we ask $20. Amendment carried. Alexander Young asked what constituted
an honorary membership, as both Mr. Beddige and Mr. Opdyke had received
notices for dues. Lambert Smith stated he had sent out notices to
all members as he did not know who wanted to become an honorary member.
He said any who did not respond and had paid $5 or more would be considered
an honorary member and recorded as such. On motion, the president
and chief were instructed to select a design for a badge so those
members who wished might order one.
Discussion about a pool table apparently dominated the next meeting,
according to the minutes recorded on Monday, April 5, 1915. It
was stated that Chief Charles Smith was willing to loan the Entertainment
committee $60 if some of the members were willing to give a note of
security. The following members offered to endorse a note for six
months: Stephen Ziegler Sr., James Balaam, Harry Sohl, Joseph Murray,
and Edward Whitehead. On a motion the Entertainment committee was
empowered to purchase and have installed in the firehouse the pool
table in question. The committee and those going security will have
control of same until it is paid for, after which it will be turned
over to the fire company as their property.
A special meeting was held on Wednesday, April 14, 1915, to decide
whether we should celebrate our first anniversary, as there
seemed to be a desire on the part of some of our members to celebrate
the event. After some discussion, it was decided to hold a celebration
and charge those who wished to come 50 cents each. It was decided
to hold it at the firehouse on May 1 starting 1 p.m.
During the next meeting held on Monday, May 3, 1915, the Entertainment
committee reported that they had purchased the pool table and the
Anniversary committee reported that the affair on May 1 had been a
success. Also, the question of our membership fee of $10 was
discussed at some length. Many of the members thought it was too high
as there were new residents coming into the neighborhood all the time
who thought that our membership fee was too high. The following resolution
was then offered by Edward Whitehead: whereas the fee of $10 for new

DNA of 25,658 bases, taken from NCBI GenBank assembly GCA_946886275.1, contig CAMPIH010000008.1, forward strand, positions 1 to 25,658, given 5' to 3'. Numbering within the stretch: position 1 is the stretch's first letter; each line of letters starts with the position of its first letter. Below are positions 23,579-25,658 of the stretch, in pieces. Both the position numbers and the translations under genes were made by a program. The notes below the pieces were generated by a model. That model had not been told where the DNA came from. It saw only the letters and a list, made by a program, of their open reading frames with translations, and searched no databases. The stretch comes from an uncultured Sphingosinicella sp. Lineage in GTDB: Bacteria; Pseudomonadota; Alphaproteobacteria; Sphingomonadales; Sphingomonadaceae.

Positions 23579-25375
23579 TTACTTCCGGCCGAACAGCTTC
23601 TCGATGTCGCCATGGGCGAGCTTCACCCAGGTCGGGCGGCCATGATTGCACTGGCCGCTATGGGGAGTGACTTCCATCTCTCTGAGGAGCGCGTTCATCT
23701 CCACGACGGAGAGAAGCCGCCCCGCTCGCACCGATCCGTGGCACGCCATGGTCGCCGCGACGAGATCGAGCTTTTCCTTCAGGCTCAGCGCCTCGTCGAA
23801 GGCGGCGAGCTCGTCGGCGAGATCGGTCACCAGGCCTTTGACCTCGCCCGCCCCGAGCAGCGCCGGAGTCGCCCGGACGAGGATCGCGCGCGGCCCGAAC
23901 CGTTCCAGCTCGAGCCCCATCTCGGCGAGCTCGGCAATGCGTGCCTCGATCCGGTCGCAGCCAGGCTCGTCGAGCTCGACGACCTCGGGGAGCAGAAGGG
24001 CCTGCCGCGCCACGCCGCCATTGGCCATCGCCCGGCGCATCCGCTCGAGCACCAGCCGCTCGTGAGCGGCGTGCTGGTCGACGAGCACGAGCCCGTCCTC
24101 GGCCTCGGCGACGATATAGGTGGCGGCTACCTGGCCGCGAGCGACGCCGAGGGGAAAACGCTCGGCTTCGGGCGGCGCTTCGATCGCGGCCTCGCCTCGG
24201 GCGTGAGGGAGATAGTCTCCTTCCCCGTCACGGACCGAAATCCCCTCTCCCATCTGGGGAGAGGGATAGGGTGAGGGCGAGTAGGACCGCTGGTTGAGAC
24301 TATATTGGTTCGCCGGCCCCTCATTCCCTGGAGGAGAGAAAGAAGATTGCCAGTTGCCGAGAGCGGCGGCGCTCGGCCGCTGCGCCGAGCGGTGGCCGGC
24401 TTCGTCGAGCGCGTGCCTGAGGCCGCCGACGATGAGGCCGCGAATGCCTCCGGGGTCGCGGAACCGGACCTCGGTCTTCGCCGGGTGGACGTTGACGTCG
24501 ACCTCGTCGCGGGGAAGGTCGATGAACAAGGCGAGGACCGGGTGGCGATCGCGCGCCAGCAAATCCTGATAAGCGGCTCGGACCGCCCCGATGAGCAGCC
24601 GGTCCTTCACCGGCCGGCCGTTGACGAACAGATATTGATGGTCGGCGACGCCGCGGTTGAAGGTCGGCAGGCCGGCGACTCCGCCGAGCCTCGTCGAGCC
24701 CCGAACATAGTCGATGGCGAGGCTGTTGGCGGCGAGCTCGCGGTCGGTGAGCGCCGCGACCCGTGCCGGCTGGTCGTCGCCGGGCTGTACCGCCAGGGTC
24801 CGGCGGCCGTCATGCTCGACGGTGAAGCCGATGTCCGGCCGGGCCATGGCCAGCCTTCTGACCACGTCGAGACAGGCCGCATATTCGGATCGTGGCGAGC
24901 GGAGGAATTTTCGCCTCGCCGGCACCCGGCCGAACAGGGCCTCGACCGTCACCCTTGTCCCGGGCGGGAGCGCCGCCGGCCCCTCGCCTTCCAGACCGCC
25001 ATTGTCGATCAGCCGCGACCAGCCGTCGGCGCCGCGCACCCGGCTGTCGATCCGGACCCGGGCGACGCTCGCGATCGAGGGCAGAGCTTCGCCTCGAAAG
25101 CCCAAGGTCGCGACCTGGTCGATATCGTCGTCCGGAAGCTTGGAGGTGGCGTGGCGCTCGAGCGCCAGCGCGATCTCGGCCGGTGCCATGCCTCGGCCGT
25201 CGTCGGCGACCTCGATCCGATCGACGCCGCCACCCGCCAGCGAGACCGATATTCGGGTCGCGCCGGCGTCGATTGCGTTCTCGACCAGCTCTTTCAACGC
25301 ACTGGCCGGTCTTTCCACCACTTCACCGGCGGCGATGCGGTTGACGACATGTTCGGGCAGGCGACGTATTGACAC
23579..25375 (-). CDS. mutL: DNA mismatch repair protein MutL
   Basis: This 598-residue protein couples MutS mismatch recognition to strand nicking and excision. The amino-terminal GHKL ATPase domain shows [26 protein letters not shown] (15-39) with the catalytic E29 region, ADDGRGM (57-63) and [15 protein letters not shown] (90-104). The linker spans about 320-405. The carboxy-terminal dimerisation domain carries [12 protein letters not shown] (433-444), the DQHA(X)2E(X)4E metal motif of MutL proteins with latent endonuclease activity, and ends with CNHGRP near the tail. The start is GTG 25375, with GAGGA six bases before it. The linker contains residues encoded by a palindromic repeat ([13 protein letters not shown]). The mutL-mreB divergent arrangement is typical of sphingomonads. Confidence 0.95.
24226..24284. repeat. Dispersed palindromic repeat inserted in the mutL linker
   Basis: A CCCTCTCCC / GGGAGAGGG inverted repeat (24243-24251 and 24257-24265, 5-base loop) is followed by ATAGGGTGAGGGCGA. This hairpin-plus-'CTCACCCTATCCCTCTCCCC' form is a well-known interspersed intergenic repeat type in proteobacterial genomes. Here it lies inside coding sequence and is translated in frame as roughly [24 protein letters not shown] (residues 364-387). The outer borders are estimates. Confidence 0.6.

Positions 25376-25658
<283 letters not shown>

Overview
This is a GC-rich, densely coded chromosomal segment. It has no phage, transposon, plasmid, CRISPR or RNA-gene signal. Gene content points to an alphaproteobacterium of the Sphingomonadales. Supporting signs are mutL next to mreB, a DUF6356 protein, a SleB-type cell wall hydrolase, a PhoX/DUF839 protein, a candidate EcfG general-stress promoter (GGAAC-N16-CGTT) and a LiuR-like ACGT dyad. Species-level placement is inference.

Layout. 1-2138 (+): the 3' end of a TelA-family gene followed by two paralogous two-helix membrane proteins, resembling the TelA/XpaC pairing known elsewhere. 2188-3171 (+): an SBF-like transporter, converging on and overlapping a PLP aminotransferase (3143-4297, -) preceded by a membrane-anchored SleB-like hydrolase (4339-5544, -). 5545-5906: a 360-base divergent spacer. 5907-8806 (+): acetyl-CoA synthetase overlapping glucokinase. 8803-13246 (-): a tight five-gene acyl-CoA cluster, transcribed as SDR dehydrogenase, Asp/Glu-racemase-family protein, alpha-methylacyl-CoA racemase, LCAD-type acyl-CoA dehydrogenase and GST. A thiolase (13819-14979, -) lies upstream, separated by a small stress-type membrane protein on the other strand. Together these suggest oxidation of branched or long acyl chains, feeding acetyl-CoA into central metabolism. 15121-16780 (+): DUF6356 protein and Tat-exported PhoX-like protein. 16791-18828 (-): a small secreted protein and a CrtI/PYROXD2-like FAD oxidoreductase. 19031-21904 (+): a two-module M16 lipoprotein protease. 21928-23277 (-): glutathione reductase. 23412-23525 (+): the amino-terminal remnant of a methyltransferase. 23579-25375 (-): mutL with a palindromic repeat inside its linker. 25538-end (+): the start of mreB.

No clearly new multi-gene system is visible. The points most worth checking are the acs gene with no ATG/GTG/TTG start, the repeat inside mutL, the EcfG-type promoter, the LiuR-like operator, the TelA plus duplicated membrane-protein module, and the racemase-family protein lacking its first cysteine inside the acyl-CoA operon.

active members seems too high, be it resolved that we suspend our
bylaws and open our charter for three months and we receive new active
members for a fee of $2 until August 2, 1915. On motion, resolution
was adopted. Discussion was then held about holding another
strawberry festival and a committee was appointed to attend to the
During the meeting held on Monday, June 7, 1915, President Stephen
Ziegler Sr. stated that on Saturday, June 5, he called up the
chairman of the trustees and found that on that date there was a payment
of $10 due for ground rent and no provision had been made to pay the
same. Whereupon he called up Joseph Steinert and asked him if he would
waive the payment of the $10 for a few days, providing we could pay
the purchase price outright on or before June 10. Joseph Steinert
said he would and was willing to sign an agreement to that effect.
Stephen Ziegler and the secretary then went to Joseph Steinerts
place of business on Saturday at noon and had him sign said agreement.
The president then stated that with what money there was in the hands
of the trustees and the treasurer and the proceeds from the strawberry
festival he thought we could very nearly raise the $500 required,
especially since he had learned the Ladies Auxiliary had $50 which
they wished to turn over to the fire company for that purpose. Alexander
Young then stated that if we were short he would loan the company
$50. Charles Crozer then offered to assume the payment of any of the
festival bills we might be unable to pay and would loan us the money
for three months. The president was then given a rising vote of thanks
for his alertness in looking after the interests of the association.
The trustees were instructed to see that the purchase price of the
lot was paid on or about June 10 and to have the same recorded. The
trustees reported they had placed $200 in the First National Bank.
On motion by Edward Whitehead, the financial secretary was instructed
to write to the tax collector and ascertain if all volunteer firemen
were exempt from the poll tax. The question of holding a three-day
carnival was then discussed at some length, after which a committee
The minutes of the meeting held on Monday, August 2, 1915, show that
President Stephen Ziegler Sr. reported that he and William Hendrickson
had paid Joseph Steinert the $500 on the lot. Financial Secretary
Lambert Smith reported he had made inquiry about the poll tax and
found that only those belonging to the Exempt Firemens Association
were entitled to exemption. The secretary read a letter from the Slackwood
Fire Co. thanking us for the good time shown them on the occasion
of presenting them with the horn won by their baseball team. On motion,
the rule pertaining to our regular initiation fee of $10 was suspended
until another meeting.
During the meeting held on Monday, October 4, 1915, Mr. Schwartz
of the S.F. Hayward Co. was introduced. He stated he understood we
were in the market for a motor apparatus. He displayed a circular